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When I make pancakes, the recipe I use calls for 1 egg and 1c of flour. However, usually I increase the flour (up to 50%) to make a bit more. I've tried both keeping 1 egg, or adding a second one, but it doesn't seem to make any difference...in other words, it seems like there's an awful lot of room to maneuver when it comes to how much egg to add. If so, I could add 3 or 4 eggs to get more protein into the pancakes. How would adding lots of extra eggs affect the end result?

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Pancake is one of those words used differently in different parts of the English speaking world. In my answer below, I assumed you meant the typical US type of pancake, a moderately thick (say quarter inch) griddled quick bread. In some places, pancakes are more akin to what we might call crepes. You might want to specify what type of pancake you are thinking of. –  SAJ14SAJ Jan 17 '13 at 13:12
    
Ooh, now I'm going to have to look up "quick bread". Yeah, I meant US-style pancakes, not crepes. –  Kelsey Rider Jan 17 '13 at 14:20
    
You will find a general definition, which is like banana bread or muffins, and possibly if you dig enough, the more technical one I was referring to, any cooked flour type product which is chemically leavened, as with baking powder or baking soda. The implied "not quick" breads are the yeast raised breads, which require proofing. –  SAJ14SAJ Jan 17 '13 at 14:24
    
I'm joining this "discussion" after the fact but I use a pancake/waffle recipe that calls for whipped egg whites that adds a custardy moistness to the pancake or waffle. It sounds like a pain but the results are memorably delicious! –  Kristina Lopez Jan 17 '13 at 20:17
    
Care to share the recipe? After reading up on quick breads, I was actually tempted to try that...especially since I recently bought my first electric beaters. :) –  Kelsey Rider Jan 18 '13 at 9:07

2 Answers 2

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This answer assumes the US-type of pancake.

There are some pancake recipes with no egg at all. So the question is, what does the egg do in a pancake recipe?

It contributes soem fat and emulsifiers from the yolk, some water, and a bunch of protein (mostly from the whites).

This will add structure to the pancake, some eggy flavor and richness, and perhaps somewhat mitigate the danger of toughening the pancake through over mixing, by inhibiting gluten formation (mostly due to the fat and lecithin from the yolk).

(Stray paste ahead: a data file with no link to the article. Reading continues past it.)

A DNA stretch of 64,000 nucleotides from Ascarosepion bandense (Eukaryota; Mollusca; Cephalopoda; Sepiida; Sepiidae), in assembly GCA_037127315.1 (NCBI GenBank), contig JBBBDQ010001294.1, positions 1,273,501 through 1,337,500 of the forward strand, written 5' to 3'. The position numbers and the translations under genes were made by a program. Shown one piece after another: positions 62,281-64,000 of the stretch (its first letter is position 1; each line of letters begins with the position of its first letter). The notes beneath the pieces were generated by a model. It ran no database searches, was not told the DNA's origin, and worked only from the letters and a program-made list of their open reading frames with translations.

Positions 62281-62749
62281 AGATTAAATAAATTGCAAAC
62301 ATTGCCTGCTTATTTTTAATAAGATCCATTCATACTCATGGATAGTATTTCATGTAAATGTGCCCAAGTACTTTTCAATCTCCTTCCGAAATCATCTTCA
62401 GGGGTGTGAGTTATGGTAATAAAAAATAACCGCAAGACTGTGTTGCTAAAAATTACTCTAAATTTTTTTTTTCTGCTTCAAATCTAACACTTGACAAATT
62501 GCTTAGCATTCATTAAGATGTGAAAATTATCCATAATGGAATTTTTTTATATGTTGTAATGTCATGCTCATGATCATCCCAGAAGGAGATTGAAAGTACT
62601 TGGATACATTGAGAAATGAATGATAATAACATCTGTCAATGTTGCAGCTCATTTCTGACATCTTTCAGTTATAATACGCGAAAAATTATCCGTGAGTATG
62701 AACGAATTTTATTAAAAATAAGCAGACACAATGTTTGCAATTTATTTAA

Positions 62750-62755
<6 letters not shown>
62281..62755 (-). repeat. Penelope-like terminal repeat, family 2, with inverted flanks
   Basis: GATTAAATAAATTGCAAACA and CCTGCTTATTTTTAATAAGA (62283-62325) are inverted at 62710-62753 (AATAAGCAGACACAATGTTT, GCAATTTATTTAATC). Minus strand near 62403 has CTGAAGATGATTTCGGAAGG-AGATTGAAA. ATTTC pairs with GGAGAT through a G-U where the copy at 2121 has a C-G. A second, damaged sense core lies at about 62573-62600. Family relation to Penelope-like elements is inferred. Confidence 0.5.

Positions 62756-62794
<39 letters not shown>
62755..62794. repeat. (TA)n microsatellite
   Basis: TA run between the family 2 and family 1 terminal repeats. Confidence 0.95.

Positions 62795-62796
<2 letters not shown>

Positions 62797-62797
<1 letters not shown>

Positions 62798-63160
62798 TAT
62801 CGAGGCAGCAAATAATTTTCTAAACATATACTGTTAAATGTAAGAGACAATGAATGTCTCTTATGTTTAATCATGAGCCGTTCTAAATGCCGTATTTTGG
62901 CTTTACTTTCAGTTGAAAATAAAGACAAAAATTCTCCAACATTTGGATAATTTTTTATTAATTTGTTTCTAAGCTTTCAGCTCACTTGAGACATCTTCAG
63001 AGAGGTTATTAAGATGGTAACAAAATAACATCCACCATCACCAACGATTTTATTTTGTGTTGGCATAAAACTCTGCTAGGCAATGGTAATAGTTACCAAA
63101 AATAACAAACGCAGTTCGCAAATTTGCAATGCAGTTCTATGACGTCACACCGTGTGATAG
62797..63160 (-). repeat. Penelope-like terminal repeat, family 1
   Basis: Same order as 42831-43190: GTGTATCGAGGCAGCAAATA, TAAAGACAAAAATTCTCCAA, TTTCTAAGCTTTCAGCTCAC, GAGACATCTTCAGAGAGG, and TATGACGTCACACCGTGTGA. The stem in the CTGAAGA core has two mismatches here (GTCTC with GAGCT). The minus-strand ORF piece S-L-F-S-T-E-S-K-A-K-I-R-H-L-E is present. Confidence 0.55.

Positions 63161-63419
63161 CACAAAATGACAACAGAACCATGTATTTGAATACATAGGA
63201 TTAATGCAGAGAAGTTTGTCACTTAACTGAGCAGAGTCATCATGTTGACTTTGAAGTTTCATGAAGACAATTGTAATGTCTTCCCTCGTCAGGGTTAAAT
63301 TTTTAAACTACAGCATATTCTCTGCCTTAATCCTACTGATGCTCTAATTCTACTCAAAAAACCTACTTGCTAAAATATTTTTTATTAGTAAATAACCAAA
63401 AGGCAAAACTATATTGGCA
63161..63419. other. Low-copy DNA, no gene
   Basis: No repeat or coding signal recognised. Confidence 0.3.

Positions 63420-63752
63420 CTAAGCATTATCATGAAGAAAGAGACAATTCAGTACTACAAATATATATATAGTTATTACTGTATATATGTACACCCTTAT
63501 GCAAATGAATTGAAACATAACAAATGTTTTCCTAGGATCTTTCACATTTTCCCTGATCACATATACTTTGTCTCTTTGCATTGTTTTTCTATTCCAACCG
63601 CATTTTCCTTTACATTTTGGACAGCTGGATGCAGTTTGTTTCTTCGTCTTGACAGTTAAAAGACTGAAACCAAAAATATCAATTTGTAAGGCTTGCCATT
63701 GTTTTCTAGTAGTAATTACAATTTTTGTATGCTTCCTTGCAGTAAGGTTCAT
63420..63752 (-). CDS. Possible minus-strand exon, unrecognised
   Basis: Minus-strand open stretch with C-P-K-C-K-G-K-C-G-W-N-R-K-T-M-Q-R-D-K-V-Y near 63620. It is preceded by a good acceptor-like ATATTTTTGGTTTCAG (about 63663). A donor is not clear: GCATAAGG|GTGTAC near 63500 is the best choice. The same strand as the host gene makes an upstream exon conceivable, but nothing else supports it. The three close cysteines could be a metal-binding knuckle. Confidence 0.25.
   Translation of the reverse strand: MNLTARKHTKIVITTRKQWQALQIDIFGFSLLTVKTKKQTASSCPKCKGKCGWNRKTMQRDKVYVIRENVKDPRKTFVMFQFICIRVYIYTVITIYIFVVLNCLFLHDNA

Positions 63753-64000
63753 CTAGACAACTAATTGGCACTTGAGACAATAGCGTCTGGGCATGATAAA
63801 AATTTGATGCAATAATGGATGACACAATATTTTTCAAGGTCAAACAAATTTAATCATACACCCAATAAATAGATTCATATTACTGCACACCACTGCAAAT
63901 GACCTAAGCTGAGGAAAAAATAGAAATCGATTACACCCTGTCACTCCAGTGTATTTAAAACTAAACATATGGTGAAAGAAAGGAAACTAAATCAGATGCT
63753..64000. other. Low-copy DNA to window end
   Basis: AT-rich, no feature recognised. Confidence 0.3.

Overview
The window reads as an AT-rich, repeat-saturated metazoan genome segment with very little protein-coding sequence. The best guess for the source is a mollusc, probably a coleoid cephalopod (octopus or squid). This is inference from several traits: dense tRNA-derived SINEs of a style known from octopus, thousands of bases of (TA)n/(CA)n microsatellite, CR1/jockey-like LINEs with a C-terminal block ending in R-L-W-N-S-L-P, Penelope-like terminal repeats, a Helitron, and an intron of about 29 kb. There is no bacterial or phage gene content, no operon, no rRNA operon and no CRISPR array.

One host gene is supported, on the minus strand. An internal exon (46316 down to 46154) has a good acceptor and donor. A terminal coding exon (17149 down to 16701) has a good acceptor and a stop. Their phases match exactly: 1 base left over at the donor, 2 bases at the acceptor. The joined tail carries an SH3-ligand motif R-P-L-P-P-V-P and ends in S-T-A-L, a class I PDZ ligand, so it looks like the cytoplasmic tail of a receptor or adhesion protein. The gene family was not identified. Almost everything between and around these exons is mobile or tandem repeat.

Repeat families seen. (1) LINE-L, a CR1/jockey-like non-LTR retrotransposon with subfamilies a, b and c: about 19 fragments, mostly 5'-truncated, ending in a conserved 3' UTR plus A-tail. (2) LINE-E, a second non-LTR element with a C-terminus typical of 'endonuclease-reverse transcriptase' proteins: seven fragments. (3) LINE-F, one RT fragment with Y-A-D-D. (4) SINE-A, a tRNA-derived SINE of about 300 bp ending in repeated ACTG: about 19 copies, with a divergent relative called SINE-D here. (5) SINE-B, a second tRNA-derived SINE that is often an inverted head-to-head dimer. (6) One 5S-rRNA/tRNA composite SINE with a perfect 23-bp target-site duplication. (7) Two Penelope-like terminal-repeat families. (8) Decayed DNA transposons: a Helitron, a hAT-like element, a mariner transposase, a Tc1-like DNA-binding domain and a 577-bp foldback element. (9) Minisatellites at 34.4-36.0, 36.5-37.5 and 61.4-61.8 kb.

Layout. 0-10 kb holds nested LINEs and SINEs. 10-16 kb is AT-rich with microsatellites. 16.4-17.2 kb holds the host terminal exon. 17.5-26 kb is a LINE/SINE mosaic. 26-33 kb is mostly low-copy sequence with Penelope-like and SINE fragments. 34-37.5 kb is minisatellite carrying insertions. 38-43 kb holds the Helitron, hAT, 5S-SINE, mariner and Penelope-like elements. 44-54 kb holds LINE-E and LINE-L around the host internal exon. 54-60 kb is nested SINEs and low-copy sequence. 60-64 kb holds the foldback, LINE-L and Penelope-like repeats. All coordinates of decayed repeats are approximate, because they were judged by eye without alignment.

However, as you have already discovered, the egg is not completely essential to the pancake, which basically a griddled quick bread, and can easily get all of the structure it needs from the gelatinization of the starch from the flour.

Adding lots more eggs would start to move you into custard or quiche-like territory, where the product would have a lot more egg flavor, and start to take on a more scrambled-egg type texture depending on how far you go. You will get less flavor but more textural change from using just whites.

If you love pancakes, I would make them with any pancake recipe you like, and enhance your protein intake from other food items. Personally, I love a scrambled egg, and they go great with pancakes.

Edit: I see in your profile that you are in France. Since we also call French style crepes the same thing in English, I am thinking you probably do mean US style pancakes, so the above would apply.

If you are thinking of crepes, they tend to be a touch eggier than pancakes to start with, which helps give them the structure to role or fold easily while still being so thin.

I imagine that they could take a bit more egg still, with some change in texture and more egg flavor, but might start to stick to the pan more, as egg really likes to stick. At the extreme end, you would essentially have thin fried scrambled egg, which you can roll up with fillings, as some other cuisines do.

Still, I am not an expert on crepes; I have never made them myself. If that is what you are asking about, hopefully someone else can give you a more knowledgable answer.

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If you are using an American US-style pancake recipe (or any American recipe for that matter) in the EU a point to remember is that EU egg sizes are bigger for their number than US sizes. An EU large egg is bigger than an American, an EU Medium egg is the equivalent of a US Large egg. So if you are using an american recipe that uses large eggs use medium eggs in the EU if you are trying to be precise. Conversely, use US XL eggs if using a European recipe.

The upshot for @Kelsey is that using an EU large egg on an american recipe but adding more flour probably gets the recipe right from a proportion standpoint.

Here is the wikipedia egg reference page

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Do you have a reference for this? At any rate, I don't pay much attention to the size (I don't think I've seen much variety at most stores for organic, which is what I buy; they're probably all medium). –  Kelsey Rider Jan 17 '13 at 15:39
    
You can tell by the weight, they may be multiple sizes. I've added a link to the wikipedia page for your reference. –  GdD Jan 17 '13 at 15:57

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